In addition to his new role as interim Director, Matt is in charge of Policy and Knowledge Exchange, with particular responsibility for the Association as a national and international Learned Society/Membership organisation. He also works on areas of MBA strategic development and governance.

Dr Matt Frost 1.JPG

Matt has a degree and PhD in marine benthic ecology but has since focused on marine policy; providing science to policy training; lecturing on postgraduate courses; chairing science-policy committees; and...

MBA contributes further to increasing Ocean Literacy in Europe

Posted on Oct 24, 2017

To celebrate the Year of Science, UK-German Connection , in collaboration with the British Council , organised a ‘Sea and Oceans’ Youth Seminar; a three-day event to discuss current issues and challenges facing our environment, seas and oceans. On the 20-22 October 2017, the MBA joined this initiative and 50 British and German 16-19 year-olds in Hamburg, Germany, for a hands-on, informative seminar on litter, rising sea levels, biodiversity and ocean literacy.

This group of 50 young people travelled far and wide from across the two countries, and were brought together by a strong interest in the theme 'seas and oceans' and in discussing the topic with UK and German peers.

During the second day of the seminar, the MBA team introduced the group to the concept of ocean literacy, including the 7 Ocean Literacy Principles. Additionally, seminar...

MBA student wins prize at International Nannoplankton Association meeting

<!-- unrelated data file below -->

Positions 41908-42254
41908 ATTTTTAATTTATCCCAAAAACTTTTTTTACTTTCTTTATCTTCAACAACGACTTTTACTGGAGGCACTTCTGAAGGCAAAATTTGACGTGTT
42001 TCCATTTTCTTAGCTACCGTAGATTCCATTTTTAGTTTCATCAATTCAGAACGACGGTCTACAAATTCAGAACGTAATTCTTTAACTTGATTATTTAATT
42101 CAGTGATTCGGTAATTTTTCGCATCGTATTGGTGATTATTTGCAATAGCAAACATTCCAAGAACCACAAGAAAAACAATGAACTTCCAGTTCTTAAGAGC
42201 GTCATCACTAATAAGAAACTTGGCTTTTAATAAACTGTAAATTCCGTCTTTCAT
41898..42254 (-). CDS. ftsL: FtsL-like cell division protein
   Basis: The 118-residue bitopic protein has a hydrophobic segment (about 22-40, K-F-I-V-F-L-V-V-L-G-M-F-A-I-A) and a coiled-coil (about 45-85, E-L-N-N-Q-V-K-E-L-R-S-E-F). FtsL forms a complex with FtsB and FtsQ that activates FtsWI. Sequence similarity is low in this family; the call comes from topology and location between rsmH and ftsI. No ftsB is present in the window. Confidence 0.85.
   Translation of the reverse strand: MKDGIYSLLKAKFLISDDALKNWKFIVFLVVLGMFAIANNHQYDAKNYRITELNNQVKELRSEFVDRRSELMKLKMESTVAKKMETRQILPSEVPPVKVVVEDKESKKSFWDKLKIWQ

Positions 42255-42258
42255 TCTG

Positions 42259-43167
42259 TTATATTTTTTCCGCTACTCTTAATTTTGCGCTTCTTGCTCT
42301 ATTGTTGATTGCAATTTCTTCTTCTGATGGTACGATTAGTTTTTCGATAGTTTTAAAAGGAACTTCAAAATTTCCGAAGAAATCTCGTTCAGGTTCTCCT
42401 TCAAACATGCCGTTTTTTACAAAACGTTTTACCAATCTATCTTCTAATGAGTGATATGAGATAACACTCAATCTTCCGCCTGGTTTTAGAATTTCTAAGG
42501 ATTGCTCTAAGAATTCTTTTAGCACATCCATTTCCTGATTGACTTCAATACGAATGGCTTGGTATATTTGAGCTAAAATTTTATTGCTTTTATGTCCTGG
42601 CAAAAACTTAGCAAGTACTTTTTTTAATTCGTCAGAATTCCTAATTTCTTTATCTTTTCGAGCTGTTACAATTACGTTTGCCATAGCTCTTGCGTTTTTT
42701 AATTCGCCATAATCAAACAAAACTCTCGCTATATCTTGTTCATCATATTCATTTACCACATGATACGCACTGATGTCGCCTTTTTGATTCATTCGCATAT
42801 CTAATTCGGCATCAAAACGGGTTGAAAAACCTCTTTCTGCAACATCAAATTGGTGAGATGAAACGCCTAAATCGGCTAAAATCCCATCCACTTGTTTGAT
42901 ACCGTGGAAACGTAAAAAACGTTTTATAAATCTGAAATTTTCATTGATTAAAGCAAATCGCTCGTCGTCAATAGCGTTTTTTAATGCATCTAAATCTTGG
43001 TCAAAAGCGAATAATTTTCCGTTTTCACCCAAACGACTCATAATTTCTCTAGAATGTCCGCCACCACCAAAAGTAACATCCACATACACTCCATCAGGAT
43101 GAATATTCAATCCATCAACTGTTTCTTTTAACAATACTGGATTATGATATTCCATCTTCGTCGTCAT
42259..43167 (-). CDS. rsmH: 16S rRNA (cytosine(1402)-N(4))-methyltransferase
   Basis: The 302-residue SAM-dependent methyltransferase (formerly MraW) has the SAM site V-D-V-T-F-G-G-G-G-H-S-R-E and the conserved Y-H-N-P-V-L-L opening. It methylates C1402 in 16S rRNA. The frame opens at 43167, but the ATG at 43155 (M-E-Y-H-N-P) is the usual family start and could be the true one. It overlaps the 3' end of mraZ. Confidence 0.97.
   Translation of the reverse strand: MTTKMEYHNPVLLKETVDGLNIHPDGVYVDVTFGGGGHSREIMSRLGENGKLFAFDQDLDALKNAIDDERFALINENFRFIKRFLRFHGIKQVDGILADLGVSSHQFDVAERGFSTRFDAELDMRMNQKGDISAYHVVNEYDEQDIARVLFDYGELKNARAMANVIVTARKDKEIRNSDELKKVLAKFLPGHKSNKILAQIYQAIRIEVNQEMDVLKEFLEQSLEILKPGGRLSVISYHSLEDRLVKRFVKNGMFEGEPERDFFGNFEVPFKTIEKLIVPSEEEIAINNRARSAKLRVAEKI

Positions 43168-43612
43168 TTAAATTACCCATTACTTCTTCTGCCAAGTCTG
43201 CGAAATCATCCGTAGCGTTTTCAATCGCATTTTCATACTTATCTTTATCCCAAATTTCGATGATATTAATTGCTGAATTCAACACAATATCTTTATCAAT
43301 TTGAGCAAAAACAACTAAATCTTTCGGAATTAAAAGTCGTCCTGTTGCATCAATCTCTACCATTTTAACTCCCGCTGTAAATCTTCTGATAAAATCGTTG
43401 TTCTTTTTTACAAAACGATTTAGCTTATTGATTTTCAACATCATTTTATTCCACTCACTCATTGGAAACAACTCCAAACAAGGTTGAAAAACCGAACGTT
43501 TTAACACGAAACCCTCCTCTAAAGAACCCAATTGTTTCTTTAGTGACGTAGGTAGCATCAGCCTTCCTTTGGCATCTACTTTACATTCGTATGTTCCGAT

Posted on Oct 17, 2017

Charlotte Walker

Charlotte Walker, a PhD student based at the MBA as part of the SPITFIRE doctoral training partnership, has been awarded the prize for best student presentation at the 16th International Nannoplankton Association Meeting in Athens, Greece. The International Nannoplankton Association represents an association of scientists interested in the biology and geology of mineralised phytoplankton. These tiny algae are surrounded by mineralised plates or scales that are often preserved as fossils, providing important insight into the impact of past climatic events on our oceans. Charlotte presented research findings from her PhD examining the cellular mechanisms of calcification in coccolithophores.

Invitation to MBA members: lecture and Annual General Meeting

Posted on Oct 17, 2017

MBA Coat of Arms

Dear Member,

RE: Talk, Annual General Meeting & Council Tea

On Thursday 16 th November 2017 there will be Lectures, followed by the Annual General Meeting of the Association and Council Tea, and you are cordially invited to these events at the MBA Citadel Hill Laboratory in Plymouth . The programme is as follows:

2 – 2.15 pm

Brief presentation given by MBA’s Dr Keith Hiscock entitled: ‘Celebrating Britain’s Hidden World’

“What do you think is out there?” is a question that I often ask bystanders as I get ready to go diving in Plymouth Sound. Usually, their answer is something like “it’s just mud isn’t it?”. Show them pictures of forests of sea fans or walls of jewel anemones and ask “where do you think these...